Accessibility/Mobile Features
Skip Navigation
Skip to Content
Editorial News
Classified Sites

The Canadian Press - ONLINE EDITION

A list of the victims along B.C.'s Highway of Tears

VANCOUVER - A list of the 18 women and girls whose deaths and disappearances are part of the RCMP's investigation of the Highway of Tears in British Columbia. They were either found or last seen near Highways 16, 97 or 5:

— Aielah Saric Auger, 14, of Prince George was last seen by her family on Feb. 2, 2006, and her body was found eight days later in a ditch along Highway 16, east of Prince George.

— Tamara Chipman, 22, of Prince Rupert was last seen on Sept. 21, 2006, hitchhiking along Highway 16 near Prince Rupert.

— Nicole Hoar, 25, was from Alberta and was working in the Prince George area as a tree planter. She was last seen hitchhiking to Smithers on Highway 16 on June 21, 2002.

— Lana Derrick, 19, was last seen in October 1995 at a gas station near Terrace. She was a student at Northwest Community College in Terrace.

— Alishia Germaine, 15, of Prince George was found murdered on Dec. 9, 1994.

— Roxanne Thiara, 15, of Quesnel was found dead in August 1994 just off Highway 16 near Burns Lake.

— Ramona Wilson, 16, of Smithers was last seen alive in June 1994 when she was believed be hitchhiking. Her body was found 10 months later.

— Delphine Nikal, 16, of Smithers was last seen in June 1990, when she was hitchhiking from Smithers to her home in Telkwa.

— Alberta Williams, 24, disappeared in August 1989 and her body was found several weeks later near Prince Rupert.

— Shelley-Anne Bascu of Hinton, Alta., was last seen in 1983.

— Maureen Mosie of Kamloops was found dead in May 1981.

— Monica Jack, 12, is the youngest victim. She disappeared in May 1978 while riding her bike near Merritt. Her remains were found in 1996.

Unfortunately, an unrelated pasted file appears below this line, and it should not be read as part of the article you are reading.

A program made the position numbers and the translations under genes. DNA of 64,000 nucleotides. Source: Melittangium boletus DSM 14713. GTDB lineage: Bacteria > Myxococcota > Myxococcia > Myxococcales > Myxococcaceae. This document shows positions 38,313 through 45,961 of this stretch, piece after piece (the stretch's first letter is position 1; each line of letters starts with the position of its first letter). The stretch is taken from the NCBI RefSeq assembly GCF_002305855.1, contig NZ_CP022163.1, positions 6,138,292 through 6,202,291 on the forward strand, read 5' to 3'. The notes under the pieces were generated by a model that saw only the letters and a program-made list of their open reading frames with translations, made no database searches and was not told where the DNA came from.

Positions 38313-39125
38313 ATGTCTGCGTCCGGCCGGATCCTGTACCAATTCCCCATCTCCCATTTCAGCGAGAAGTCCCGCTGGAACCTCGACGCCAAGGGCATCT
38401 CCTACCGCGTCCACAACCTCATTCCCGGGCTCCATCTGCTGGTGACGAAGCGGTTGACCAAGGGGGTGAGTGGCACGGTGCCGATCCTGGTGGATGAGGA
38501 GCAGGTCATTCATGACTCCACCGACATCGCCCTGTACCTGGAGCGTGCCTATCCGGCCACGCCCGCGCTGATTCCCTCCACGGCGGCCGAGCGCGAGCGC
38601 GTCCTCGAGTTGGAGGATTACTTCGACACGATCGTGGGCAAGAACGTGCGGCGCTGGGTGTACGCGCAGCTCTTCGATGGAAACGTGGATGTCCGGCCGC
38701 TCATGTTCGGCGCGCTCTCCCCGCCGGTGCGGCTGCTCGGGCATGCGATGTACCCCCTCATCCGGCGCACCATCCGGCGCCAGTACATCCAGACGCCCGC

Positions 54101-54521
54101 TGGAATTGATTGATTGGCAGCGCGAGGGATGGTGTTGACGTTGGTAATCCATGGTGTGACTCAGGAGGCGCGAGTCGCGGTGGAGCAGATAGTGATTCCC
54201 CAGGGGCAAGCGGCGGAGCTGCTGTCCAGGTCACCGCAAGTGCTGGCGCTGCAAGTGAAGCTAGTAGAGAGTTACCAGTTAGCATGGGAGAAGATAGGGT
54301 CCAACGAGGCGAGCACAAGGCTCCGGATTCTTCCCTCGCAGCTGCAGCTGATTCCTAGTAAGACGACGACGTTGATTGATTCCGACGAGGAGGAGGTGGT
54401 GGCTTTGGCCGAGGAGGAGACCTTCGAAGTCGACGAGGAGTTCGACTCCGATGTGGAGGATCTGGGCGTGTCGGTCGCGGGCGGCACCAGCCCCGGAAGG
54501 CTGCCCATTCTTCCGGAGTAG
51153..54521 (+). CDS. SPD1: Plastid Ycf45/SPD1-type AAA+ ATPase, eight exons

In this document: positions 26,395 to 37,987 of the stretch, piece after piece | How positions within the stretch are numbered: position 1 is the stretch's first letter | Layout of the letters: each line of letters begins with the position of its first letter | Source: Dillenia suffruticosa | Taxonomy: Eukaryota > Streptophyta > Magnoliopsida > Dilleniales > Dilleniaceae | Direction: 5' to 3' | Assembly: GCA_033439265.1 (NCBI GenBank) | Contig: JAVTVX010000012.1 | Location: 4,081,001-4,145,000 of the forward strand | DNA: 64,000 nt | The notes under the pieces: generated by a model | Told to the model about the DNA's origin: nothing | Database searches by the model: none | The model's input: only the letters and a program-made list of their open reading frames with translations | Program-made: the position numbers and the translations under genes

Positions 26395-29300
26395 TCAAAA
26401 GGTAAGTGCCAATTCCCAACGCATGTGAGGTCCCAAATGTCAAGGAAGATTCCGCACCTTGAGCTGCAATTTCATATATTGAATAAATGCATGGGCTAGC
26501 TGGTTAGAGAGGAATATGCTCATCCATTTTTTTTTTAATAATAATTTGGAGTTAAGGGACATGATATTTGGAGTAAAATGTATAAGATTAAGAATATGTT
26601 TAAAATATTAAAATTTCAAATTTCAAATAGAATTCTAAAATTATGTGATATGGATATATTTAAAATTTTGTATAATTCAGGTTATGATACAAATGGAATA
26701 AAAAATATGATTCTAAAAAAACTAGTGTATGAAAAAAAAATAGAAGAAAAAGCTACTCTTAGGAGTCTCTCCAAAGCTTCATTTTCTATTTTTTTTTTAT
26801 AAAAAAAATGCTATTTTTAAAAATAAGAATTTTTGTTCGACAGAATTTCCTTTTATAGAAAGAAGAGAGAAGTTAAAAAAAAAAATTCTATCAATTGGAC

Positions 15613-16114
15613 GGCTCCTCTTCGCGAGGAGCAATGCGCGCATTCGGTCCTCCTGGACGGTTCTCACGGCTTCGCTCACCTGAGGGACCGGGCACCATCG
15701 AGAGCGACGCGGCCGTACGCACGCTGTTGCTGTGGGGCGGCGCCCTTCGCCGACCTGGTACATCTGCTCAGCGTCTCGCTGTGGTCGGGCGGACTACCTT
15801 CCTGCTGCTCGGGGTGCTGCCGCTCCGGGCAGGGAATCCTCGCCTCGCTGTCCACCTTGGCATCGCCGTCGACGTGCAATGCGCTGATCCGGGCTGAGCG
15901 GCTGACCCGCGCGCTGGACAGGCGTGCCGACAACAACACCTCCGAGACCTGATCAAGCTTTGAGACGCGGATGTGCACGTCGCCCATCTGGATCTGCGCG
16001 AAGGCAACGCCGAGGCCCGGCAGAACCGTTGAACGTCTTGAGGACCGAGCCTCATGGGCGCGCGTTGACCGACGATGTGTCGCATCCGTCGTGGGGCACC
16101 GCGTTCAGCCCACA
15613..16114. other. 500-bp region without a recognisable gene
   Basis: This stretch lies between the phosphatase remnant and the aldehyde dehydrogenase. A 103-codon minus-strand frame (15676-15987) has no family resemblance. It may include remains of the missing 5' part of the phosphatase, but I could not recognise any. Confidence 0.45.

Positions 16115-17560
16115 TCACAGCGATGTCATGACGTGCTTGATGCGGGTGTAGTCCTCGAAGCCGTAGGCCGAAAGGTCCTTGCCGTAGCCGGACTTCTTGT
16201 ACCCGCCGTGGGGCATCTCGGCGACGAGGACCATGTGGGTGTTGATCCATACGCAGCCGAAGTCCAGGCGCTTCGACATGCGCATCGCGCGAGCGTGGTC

— Monica Ignas, 15, was last seen alive in December 1974 and her remains were found five months later.

— Colleen MacMillen, 16 was last seen alive in August 1974, when she left her family home in Lac La Hache, B.C., with a plan to hitchhike to visit a friend. Her remains were found the following month. In October 2012, the RCMP announced DNA evidence led them to believe Bobby Jack Fowler, who died in an Oregon jail in 2006, killed MacMillen.

— Pamela Darlington, 19, of Kamloops was found murdered in a park November of 1973. The RCMP say they suspect Bobby Jack Fowler was responsible for Darlington's disappearance, but they don't have conclusive proof.

— Gale Weys of Clearwater was last seen hitchhiking in October 1973 and her remains were found in April of the following year. The RCMP say Bobby Jack Fowler is also suspected in her death.

— Micheline Pare of Hudson Hope was found dead in 1970.

— Gloria Moody of Williams Lake area was found dead in October 1969.

SOURCES: The Canadian Press, Highway of Tears Symposium

  • Rate this Rate This Star Icon
  • This article has not yet been rated.
  • We want you to tell us what you think of our articles. If the story moves you, compels you to act or tells you something you didn’t know, mark it high. If you thought it was well written, do the same. If it doesn’t meet your standards, mark it accordingly.

    You can also register and/or login to the site and join the conversation by leaving a comment.

    Rate it yourself by rolling over the stars and clicking when you reach your desired rating. We want you to tell us what you think of our articles. If the story moves you, compels you to act or tells you something you didn’t know, mark it high.

Sort by: Newest to Oldest | Oldest to Newest | Most Popular 0 Commentscomment icon

You can comment on most stories on brandonsun.com. You can also agree or disagree with other comments. All you need to do is register and/or login and you can join the conversation and give your feedback.

There are no comments at the moment. Be the first to post a comment below.

Post Your Commentcomment icon

Comment
  • You have characters left

The Brandon Sun does not necessarily endorse any of the views posted. Comments are moderated before publication. By submitting your comment, you agree to our Terms and Conditions. New to commenting? Check out our Frequently Asked Questions.

letters

Make text: Larger | Smaller

Brandon Sun Business Directory
The First World War at 100
Why Not Minot?
Welcome to Winnipeg

Social Media